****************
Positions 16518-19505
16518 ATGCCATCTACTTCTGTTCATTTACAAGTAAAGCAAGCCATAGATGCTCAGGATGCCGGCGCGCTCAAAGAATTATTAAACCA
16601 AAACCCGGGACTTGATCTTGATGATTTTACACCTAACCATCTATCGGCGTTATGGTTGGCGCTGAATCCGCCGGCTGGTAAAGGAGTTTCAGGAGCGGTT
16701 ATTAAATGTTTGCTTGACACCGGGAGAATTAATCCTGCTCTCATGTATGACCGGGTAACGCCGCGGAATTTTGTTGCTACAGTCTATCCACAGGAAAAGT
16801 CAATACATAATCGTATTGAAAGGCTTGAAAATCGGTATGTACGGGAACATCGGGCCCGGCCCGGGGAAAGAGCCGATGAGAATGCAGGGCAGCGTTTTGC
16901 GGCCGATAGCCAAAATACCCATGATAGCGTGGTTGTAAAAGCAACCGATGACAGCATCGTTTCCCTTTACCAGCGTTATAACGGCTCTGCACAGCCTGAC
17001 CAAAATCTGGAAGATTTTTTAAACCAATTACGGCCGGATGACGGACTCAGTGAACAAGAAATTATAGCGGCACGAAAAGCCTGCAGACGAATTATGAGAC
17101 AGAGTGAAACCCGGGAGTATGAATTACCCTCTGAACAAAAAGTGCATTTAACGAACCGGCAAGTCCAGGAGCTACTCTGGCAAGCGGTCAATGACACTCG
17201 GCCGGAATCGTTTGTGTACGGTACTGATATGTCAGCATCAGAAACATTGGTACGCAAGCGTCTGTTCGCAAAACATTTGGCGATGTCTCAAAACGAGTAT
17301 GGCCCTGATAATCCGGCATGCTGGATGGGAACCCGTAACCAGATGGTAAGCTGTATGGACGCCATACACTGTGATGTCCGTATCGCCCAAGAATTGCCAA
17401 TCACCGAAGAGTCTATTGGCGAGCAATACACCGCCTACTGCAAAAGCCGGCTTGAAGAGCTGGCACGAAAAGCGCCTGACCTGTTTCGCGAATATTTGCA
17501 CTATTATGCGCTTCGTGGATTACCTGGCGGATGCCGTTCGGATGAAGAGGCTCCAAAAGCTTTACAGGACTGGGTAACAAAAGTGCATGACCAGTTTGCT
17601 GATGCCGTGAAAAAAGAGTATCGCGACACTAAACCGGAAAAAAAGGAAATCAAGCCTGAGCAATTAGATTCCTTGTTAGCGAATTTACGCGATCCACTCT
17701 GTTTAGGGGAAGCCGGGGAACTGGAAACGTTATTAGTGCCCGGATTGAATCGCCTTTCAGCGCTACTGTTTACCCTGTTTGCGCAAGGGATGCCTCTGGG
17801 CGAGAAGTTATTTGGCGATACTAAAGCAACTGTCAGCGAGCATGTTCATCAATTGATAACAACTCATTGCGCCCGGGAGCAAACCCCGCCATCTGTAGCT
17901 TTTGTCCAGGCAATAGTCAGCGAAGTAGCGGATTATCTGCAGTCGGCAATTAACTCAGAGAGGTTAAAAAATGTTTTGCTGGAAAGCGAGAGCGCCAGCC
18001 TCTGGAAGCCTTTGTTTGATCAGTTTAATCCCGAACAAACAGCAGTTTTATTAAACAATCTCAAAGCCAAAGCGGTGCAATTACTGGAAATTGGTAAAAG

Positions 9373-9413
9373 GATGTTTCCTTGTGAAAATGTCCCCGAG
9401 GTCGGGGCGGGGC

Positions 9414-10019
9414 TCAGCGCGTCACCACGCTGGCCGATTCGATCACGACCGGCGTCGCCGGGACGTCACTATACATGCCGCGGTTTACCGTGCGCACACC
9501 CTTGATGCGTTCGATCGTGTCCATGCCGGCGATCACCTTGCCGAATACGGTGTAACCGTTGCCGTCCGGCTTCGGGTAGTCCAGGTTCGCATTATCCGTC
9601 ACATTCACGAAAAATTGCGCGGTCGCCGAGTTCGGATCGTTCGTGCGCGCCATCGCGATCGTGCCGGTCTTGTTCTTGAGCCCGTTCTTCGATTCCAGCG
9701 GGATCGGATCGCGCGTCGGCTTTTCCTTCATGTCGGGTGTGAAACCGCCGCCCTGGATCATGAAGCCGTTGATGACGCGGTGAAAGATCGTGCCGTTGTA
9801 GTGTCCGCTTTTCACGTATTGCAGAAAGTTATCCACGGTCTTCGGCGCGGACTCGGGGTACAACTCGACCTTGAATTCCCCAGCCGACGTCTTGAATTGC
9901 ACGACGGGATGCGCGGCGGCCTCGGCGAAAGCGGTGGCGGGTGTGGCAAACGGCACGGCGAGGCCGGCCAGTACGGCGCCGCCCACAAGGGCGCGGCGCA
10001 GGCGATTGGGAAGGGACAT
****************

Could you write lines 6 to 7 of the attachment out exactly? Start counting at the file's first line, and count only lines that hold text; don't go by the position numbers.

16901 GGCCGATAGCCAAAATACCCATGATAGCGTGGTTGTAAAAGCAACCGATGACAGCATCGTTTCCCTTTACCAGCGTTATAACGGCTCTGCACAGCCTGAC
17001 CAAAATCTGGAAGATTTTTTAAACCAATTACGGCCGGATGACGGACTCAGTGAACAAGAAATTATAGCGGCACGAAAAGCCTGCAGACGAATTATGAGAC